As we noted earlier this week, the Cleveland-Cliffs acquisition of ArcelorMittal USA came at a price tag of $1.4 billion.
This comes after Cleveland-Cliffs acquired AK Steelearlier this year (among other things, AK Steel is the lone remaining U.S. producer of electrical steel).
The deal includes nearly all of the ArcelorMittal subsidiary’s North American facilities (with a few exceptions, as we will elaborate on shortly). Cleveland-Cliffs expects to close the deal in Q4 2020.
Since the announcement, Cleveland-Cliffs shares are up over 12%.
So, what does the merger mean for the North American metals scene and relevant sectors, like automotive?
Initial reaction to Cleveland-Cliffs acquisition of ArcelorMittal USA
Overall, this seems to be a solid move for everyone involved.
ArcelorMittal offloads old assets that have a high cost structure for producing steel while still maintaining a mill with one of the lowest cost structures in the country.
On the other hand, Cliffs gains a large auto book of business with good margins. Furthermore, the steel market will see old, expensive capacity taken out. As such, that will make room for new capacity scheduled to come online in the near future.
Strengthening auto position
As noted previously, the acquisition makes Cleveland-Cliffs the largest flat-rolled steel producer in North America. The deal will also make Cleveland-Cliffs — the oldest iron ore mining company in the country — the largest iron ore pellet producer in North America, with 28 million long tons of capacity.
The deal further strengthens the company’s position in the automotive sector. The company likely controls 60%-65% of exposed auto sheet supply (think the steel used on the outside of a car).
These prices represent MetalMiner’s latest long-term outlook for the base metal complex (aluminum, copper, nickel, lead, zinc and tin), along with the four forms of flat rolled steel (HRC, CRC, HDG and plate).
Editor’s Note: MetalMiner has recently partnered with Raistone Capital to help manufacturing organizations claim and quickly obtain access to cash refunds for Section 301 tariffs paid on products that are on the exclusion list. Tariff refunds help buying organizations add actual dollars to their bottom line.
Tariff exclusions are published in the Federal Register (there is also a search portal). You can also search through the lists with your HTS code:
In the last two years alone, one site lists 10 major tailings dam failures alone; environmental damage from tailing ponds is only the thin end of the wedge when it comes to the wider remit of potential environmental consequences arising from mineral extraction.
Yet not one of those events listed was in China, despite half the world’s metals being refined and produced there, and a sizable proportion of the world’s mines being in China.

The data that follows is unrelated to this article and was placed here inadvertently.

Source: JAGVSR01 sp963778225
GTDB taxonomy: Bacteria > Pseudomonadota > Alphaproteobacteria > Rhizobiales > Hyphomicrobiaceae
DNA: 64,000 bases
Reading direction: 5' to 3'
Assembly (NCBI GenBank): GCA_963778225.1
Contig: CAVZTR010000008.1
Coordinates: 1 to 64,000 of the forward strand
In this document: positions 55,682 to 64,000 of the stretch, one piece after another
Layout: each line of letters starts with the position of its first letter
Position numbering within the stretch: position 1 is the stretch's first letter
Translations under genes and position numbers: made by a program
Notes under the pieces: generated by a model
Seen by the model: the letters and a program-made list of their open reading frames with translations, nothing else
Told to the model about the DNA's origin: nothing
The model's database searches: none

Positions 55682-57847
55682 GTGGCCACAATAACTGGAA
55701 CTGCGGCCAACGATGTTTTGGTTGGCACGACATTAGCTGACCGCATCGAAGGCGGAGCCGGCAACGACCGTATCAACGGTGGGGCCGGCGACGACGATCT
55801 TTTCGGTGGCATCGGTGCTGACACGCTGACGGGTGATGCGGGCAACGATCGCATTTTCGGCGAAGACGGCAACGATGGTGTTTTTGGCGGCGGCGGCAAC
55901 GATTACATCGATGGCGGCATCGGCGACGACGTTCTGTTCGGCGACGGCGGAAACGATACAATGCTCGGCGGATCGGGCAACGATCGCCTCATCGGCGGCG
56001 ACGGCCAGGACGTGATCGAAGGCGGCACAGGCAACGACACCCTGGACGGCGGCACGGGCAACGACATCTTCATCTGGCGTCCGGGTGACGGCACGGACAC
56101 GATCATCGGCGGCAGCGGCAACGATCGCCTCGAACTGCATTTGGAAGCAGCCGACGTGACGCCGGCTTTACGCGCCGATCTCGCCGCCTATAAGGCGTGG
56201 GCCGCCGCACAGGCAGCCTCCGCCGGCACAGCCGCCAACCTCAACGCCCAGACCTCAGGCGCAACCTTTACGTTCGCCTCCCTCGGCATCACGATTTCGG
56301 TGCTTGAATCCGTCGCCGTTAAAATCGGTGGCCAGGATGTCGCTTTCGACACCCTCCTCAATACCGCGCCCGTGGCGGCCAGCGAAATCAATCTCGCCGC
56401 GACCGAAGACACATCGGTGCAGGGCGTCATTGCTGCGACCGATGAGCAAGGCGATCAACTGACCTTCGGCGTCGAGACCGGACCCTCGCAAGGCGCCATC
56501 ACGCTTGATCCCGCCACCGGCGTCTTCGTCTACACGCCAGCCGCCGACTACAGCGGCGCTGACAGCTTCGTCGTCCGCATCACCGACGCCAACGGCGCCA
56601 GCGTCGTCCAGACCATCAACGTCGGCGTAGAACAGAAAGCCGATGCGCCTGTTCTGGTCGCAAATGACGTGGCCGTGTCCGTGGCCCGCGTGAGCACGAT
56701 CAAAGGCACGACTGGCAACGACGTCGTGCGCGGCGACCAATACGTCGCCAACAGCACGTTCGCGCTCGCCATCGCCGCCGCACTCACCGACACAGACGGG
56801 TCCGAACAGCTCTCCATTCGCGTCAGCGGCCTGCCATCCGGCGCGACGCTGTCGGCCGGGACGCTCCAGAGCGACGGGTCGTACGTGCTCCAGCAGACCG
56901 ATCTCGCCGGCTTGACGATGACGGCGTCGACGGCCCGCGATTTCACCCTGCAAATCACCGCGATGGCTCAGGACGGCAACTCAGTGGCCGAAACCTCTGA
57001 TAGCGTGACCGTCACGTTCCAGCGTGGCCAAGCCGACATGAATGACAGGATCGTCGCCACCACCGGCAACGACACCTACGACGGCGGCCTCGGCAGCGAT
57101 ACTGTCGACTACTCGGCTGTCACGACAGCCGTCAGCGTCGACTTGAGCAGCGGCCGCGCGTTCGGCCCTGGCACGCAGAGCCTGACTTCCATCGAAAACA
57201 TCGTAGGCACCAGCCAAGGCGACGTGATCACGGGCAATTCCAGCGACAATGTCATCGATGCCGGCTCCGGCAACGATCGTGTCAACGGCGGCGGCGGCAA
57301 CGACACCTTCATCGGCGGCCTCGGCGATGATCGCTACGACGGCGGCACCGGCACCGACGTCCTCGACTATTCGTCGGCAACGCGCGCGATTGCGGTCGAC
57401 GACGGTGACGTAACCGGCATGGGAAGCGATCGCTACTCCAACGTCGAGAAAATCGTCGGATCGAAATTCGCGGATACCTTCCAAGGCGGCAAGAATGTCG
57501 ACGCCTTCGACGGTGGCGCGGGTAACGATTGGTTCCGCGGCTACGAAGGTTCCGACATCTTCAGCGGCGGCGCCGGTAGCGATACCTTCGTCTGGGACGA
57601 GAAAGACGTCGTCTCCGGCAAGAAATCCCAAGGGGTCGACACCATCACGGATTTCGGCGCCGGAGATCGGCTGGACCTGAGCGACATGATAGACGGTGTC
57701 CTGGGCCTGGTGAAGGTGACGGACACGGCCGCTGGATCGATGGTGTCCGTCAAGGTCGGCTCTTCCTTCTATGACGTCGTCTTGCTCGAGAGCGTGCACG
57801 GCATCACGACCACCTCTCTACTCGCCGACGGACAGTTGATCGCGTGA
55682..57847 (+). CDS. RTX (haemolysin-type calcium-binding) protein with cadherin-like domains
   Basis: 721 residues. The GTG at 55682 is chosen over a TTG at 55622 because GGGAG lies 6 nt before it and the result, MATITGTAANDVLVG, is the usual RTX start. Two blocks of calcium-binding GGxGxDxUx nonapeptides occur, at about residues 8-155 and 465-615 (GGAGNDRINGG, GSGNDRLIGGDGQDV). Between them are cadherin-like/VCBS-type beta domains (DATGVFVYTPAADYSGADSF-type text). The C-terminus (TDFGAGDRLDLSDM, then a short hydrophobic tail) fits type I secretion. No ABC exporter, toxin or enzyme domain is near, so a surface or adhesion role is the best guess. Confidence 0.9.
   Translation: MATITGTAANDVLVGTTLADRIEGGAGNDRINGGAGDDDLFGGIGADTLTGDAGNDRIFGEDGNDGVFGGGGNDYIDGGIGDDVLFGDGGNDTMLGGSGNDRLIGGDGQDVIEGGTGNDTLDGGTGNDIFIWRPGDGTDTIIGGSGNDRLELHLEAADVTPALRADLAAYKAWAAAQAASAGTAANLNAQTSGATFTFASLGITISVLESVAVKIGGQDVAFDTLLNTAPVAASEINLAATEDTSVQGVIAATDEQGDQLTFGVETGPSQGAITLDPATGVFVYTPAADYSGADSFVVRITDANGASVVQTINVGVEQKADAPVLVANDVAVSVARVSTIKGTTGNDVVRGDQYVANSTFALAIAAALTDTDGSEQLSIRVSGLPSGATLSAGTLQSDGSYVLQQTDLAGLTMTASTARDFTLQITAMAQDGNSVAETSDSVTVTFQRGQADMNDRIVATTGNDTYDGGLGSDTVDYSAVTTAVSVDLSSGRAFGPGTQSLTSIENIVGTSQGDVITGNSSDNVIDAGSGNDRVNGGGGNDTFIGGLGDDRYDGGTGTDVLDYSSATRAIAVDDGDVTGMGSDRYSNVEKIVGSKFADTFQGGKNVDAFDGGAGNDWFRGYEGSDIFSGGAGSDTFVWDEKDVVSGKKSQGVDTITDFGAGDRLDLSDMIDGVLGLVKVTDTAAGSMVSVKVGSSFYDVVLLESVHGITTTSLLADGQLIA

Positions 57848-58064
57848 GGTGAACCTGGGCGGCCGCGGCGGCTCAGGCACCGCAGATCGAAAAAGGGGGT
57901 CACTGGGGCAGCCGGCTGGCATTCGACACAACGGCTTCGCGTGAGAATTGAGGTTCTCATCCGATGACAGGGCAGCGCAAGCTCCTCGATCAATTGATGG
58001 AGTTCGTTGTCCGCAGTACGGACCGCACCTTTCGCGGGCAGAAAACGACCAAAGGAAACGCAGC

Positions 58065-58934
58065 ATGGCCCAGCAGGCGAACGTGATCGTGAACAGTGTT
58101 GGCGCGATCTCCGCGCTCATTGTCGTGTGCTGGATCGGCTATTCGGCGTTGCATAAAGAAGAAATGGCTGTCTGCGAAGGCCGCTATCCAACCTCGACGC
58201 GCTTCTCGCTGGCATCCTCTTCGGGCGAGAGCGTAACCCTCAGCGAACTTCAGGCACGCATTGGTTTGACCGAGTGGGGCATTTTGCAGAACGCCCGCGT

Vertical integration may play well in classic corporate HBR (Harvard Business Review) circles, but steel industry observers may have a hard time envisioning the synergies Cliffs outlined in its merger announcement and presentation Dec. 3, creating a best-in-class, EBITDA-maximizing combined Cliffs-AK Steel entity!
To us, the best rationale for the deal appears on slide 14, outlining AK Steel’s short-term debt position:
If you buy the notion that Cliffs can swallow AK and convert that company’s debts to its own and save on interest expense, then score one for the deal!
So why would Cliffs buy AK Steel?
A compelling reason appears on slide 11:
Despite AK Steel’s relatively improved financial performance under the leadership of CEO Roger Newport, if AK Steel represents ~30% of Cliff’s annual iron ore sales, Cliffs faces significant “customer concentration risk.” In other words, the health of AK Steel would significantly — negatively — impact Cliffs.
Forget about “renewal risk” — let’s just call it “customer risk.”
Cliffs would be hosed without a healthy AK Steel!
What about AK’s Ashland Works?
We continue to see different public announcements from AK Steel about the cost of Ashland Works. The Ashland Works facility today operates a hot-dipped galvanizing line (the blast furnace was idled nearly four years ago).
According to comments from AK Steel directly, “…the company announced it would close the ‘largely-idled’ Ashland Works facility by the end of 2019 to ‘increase utilization’ at its other U.S. operations. The plant employs 230 people and the closure would yield approximately $40 million in annual cost savings, according to the company.”
But by keeping it open, as detailed by Cliffs, the Ashland Facility, “Eliminates up to $60m of closure-related costs.” The Ashland facility will instead undergo a conversion, which it says, “Potentially provides a compelling, low-capex, high-return opportunity to be a significant merchant pig iron supplier in the Great Lakes.” (We presume U.S. Steel and ArcelorMittal will avail themselves of this compelling offering.)
So, we’re not sure if keeping Ashland Works open saves money or if closing it does.
We won’t pontificate over the “AK Steel best-in-class position in non-commoditized steel” for a variety of reasons that we have previously covered here in our GOES MMI series. (Or the fact that the rise of electric vehicles will start to make a dent in the need for the kinds of automotive exhaust grades, such as 439 and 441, produced by AK Steel.) We acknowledge AK does have a strong position in ultra-high-strength steels.
So, the real question comes down to the “synergies” outlined by Cliffs.
Does the margin Cliffs generates — approximately $30/$40 per short ton for every pellet produced and sold to AK — translate to an EBITDA jump of that same amount for steel products sold by AK, such that they leapfrog the EAF producers, as Cliffs suggests?
The tariffs had remained in place since June 1, 2018, when temporary exemptions for Canada, Mexico and the E.U. were allowed to expire.